Tuesday, January 6, 2015

If the FBI Says It, It Must Be True

-Ryan McMaken
As libertarians, we’ve seen it all countless times. A friend or colleague who has been going on and on about how incompetent the government is, will say the exact opposite the second the topic turns to foreign policy. The government can’t deliver the mail on time or treat appendicitis with any sort of reliability or quality control, we are told, but in the next breath, we’re told that “we” must unite to fight the Iranians, or the Syrians, the Iraqis, or whatever other group of people the government tells us is the current existential threat to us all.

This breathless patriotism, exhibited by fearless opponents of big government, of course rests on the assumption that what they are being told by the federal government is not only delivered by the government without guile, but that the presented “facts” are beyond question. True, the feds are assumed to binept at providing train service or safe food, but the government’s ability to interpret global trends, identify threats, and carryout the perfect remedy is treated with unquestioning acceptance.

As just the latest example of the US government’s half-baked and slapdash efforts which the intelligence community still passes off as impeccable to its credulous defenders, the FBI’s solemn pronouncement that the North Korean regime had hacked Sony Corporation’s computers was treated with near-universal acceptance at first. Bill Kirstol at the Weekly Standard, for example, accepted the Korth Korea theory without hesitation, declaring:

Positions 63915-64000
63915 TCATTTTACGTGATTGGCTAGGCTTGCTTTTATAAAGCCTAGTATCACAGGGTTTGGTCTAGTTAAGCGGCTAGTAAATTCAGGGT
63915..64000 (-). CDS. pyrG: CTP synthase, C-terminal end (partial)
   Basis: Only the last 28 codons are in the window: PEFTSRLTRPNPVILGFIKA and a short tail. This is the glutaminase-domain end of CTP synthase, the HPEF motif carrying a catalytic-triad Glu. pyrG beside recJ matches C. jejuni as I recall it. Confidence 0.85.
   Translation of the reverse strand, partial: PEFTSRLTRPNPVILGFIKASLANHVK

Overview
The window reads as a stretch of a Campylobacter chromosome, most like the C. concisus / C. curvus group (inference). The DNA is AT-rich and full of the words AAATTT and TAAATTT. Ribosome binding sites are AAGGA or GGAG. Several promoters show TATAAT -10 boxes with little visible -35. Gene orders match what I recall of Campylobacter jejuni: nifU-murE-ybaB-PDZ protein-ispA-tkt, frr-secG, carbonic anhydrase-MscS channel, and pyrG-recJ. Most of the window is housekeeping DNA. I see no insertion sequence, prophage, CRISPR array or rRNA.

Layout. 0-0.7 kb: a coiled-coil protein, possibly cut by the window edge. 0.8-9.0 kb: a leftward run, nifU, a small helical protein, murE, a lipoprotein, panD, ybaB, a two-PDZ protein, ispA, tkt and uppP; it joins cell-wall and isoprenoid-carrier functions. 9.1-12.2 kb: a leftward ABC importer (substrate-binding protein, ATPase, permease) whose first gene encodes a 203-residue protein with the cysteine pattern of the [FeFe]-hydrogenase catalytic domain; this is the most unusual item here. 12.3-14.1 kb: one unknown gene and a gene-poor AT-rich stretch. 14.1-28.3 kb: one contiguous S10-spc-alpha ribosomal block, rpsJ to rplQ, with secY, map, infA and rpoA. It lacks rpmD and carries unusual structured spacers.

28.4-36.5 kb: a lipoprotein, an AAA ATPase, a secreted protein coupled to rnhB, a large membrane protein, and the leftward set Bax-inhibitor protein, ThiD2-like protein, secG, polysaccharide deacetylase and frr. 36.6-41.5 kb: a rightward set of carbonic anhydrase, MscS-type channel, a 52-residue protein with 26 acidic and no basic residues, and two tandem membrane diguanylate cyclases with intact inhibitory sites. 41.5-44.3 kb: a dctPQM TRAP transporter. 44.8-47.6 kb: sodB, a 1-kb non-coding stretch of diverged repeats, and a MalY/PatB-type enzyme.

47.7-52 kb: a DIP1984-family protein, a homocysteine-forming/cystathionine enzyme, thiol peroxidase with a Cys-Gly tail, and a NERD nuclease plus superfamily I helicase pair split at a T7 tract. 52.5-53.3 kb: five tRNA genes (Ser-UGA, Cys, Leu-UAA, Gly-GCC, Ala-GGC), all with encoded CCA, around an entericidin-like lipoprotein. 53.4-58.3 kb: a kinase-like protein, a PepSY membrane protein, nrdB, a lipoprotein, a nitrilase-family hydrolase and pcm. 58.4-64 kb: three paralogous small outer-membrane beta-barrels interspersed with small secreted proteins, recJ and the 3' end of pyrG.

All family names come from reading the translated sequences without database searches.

The surrender to North Korea is a historical moment. It’s far more significant than President Obama’s announcement the same day of his opening toward Cuba. That is merely another sign of an administration’s strategically weak and morally rudderless foreign policy. The capitulation to North Korea could be—unless we reverse course in a fundamental way—a signpost in a collapse of civilizational courage.
Except that the evidence that North Korea was involved is shaky at best:
US cybersecurity experts say they have solid evidence that a former employee helped hack Sony Pictures Entertainment’s computer system — and that it was not masterminded by North Korean cyberterrorists.

One leading cybersecurity firm, Norse Corp., said Monday it has narrowed its list of suspects to a group of six people — including at least one Sony veteran with the necessary technical background to carry out the attack, according to reports.